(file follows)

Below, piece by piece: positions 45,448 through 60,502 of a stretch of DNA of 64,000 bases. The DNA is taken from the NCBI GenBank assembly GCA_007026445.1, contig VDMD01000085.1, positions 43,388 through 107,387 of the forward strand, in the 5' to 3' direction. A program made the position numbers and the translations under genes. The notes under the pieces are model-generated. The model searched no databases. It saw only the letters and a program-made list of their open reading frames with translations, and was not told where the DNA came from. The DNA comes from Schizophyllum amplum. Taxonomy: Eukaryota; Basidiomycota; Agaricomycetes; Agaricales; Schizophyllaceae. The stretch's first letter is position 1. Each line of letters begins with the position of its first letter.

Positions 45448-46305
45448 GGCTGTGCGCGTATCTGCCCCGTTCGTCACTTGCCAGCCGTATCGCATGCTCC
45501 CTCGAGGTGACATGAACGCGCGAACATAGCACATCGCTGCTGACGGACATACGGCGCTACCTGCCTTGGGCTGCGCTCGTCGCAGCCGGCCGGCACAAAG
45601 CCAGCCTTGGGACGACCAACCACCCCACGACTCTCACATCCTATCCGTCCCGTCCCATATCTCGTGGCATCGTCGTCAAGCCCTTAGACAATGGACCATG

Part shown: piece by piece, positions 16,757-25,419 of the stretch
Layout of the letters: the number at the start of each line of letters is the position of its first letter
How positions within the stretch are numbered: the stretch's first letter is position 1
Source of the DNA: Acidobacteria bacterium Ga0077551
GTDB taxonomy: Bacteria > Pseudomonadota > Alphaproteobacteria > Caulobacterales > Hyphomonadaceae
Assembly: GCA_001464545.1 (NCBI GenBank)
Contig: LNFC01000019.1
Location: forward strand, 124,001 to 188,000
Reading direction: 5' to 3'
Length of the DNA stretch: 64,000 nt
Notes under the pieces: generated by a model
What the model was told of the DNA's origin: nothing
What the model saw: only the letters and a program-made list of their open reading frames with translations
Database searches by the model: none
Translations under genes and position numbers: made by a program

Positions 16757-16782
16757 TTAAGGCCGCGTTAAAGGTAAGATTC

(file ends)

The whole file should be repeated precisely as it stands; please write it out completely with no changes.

Below, piece by piece: positions 45,448 through 60,502 of a stretch of DNA of 64,000 bases. The DNA is taken from the NCBI GenBank assembly GCA_007026445.1, contig VDMD01000085.1, positions 43,388 through 107,387 of the forward strand, in the 5' to 3' direction. A program made the position numbers and the translations under genes. The notes under the pieces are model-generated. The model searched no databases. It saw only the letters and a program-made list of their open reading frames with translations, and was not told where the DNA came from. The DNA comes from Schizophyllum amplum. Taxonomy: Eukaryota; Basidiomycota; Agaricomycetes; Agaricales; Schizophyllaceae. The stretch's first letter is position 1. Each line of letters begins with the position of its first letter.

Positions 45448-46305
45448 GGCTGTGCGCGTATCTGCCCCGTTCGTCACTTGCCAGCCGTATCGCATGCTCC
45501 CTCGAGGTGACATGAACGCGCGAACATAGCACATCGCTGCTGACGGACATACGGCGCTACCTGCCTTGGGCTGCGCTCGTCGCAGCCGGCCGGCACAAAG
45601 CCAGCCTTGGGACGACCAACCACCCCACGACTCTCACATCCTATCCGTCCCGTCCCATATCTCGTGGCATCGTCGTCAAGCCCTTAGACAATGGACCATG

Part shown: piece by piece, positions 16,757-25,419 of the stretch
Layout of the letters: the number at the start of each line of letters is the position of its first letter
How positions within the stretch are numbered: the stretch's first letter is position 1
Source of the DNA: Acidobacteria bacterium Ga0077551
GTDB taxonomy: Bacteria > Pseudomonadota > Alphaproteobacteria > Caulobacterales > Hyphomonadaceae
Assembly: GCA_001464545.1 (NCBI GenBank)
Contig: LNFC01000019.1
Location: forward strand, 124,001 to 188,000
Reading direction: 5' to 3'
Length of the DNA stretch: 64,000 nt
Notes under the pieces: generated by a model
What the model was told of the DNA's origin: nothing
What the model saw: only the letters and a program-made list of their open reading frames with translations
Database searches by the model: none
Translations under genes and position numbers: made by a program

Positions 16757-16782
16757 TTAAGGCCGCGTTAAAGGTAAGATTC